Creative settles over MP3 player capacities

By on May 2, 2008, 10:00 AM
Creative has reportedly settled a class action suit brought against the company in California which alleges the consumer electronics maker misled customers with inaccurate capacity claims for its portable media players by inflating them as much as 7 percent.

Apparently, Creative calculated drive capacity in base-10 (1,000,000,000 bytes per GB) instead of base-2 (1,073,741,824 bytes per GB) – which is not at all uncommon – but failed to disclose this as well as take into account space taken up by the formatting structures and the software necessary for its devices to store, organize, and access stored data.

Anyone upset by this who can still find the receipt for their Creative player purchased between May 5, 2001 and April 30, 2008 is eligible to receive a 50 percent discount on a new 1GB player or a 20 percent discount at the company’s online store. As is customary with many of these class action lawsuits, the real beneficiaries seem to be the lawyers, who will collect $900,000 for their trouble, while the main plaintiffs will get $5,000 in monetary awards.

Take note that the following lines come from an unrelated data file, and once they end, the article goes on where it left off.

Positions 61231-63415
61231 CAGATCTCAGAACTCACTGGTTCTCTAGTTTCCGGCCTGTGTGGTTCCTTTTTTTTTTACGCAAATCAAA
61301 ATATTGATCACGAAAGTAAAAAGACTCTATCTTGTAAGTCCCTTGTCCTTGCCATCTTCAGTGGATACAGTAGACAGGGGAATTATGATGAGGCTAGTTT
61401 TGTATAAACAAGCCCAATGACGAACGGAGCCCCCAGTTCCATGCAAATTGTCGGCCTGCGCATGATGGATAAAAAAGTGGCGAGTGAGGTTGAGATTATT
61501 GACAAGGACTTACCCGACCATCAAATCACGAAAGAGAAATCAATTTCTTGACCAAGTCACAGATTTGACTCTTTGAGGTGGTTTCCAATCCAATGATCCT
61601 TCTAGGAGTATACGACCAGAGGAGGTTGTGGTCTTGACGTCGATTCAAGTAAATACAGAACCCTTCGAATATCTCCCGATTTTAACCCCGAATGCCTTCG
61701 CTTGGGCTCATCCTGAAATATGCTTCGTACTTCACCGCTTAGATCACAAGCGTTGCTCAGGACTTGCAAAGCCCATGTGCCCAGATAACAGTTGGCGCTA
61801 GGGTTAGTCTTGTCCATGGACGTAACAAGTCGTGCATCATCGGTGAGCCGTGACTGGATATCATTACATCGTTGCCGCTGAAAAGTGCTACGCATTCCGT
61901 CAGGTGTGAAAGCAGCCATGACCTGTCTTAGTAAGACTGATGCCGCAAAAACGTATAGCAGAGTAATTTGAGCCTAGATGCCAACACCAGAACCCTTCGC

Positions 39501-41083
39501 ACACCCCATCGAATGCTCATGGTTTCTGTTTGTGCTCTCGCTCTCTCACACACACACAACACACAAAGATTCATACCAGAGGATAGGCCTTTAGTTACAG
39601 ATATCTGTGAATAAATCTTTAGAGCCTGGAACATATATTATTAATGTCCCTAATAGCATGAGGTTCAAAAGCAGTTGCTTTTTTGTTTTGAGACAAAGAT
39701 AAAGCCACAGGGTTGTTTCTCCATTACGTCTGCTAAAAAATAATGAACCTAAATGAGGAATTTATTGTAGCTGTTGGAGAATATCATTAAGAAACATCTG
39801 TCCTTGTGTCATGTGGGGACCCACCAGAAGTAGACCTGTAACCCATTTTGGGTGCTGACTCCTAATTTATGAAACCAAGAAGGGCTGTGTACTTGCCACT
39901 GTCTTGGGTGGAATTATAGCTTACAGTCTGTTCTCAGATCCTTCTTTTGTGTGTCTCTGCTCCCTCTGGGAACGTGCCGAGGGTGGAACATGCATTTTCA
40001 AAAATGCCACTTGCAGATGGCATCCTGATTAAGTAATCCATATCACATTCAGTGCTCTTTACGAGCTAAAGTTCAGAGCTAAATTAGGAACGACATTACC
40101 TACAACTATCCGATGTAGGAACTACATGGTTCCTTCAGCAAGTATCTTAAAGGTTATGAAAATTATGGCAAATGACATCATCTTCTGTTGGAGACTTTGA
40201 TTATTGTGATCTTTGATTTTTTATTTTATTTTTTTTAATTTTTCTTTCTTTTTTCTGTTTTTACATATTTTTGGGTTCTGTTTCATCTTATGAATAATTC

User Comments: 2

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technologyone said:
Class action lawsuits make me sick. Some people just go out looking for stuff to file a lawsuit over. Did these plaintiffs who are getting the $5,000 get somehow injured because they lost 50 MB of storage space on their MP3 player? I wish someone would do a thorough investigation into the ties between these "plaintiffs" and the lawyers who are making out like bandits. Are they 3rd cousins scheming to just screw any business that MIGHT think they are going to make an honest (or not so honest if you are really hung up on a 7% discrepency) buck for their shareholders and employees? Maybe we should all file suit against the milk guys when it turns sour a day before the date on the carton. Shoot that's like a 20% discrepency so maybe we can score a few million from them!
Jesse_hz said:
I know that Mebi and Gebi are used in the IT industry, but how can a company get in trouble for using an SI standard for measureing data-capacity?I'm assuming it said GB, not GiB.
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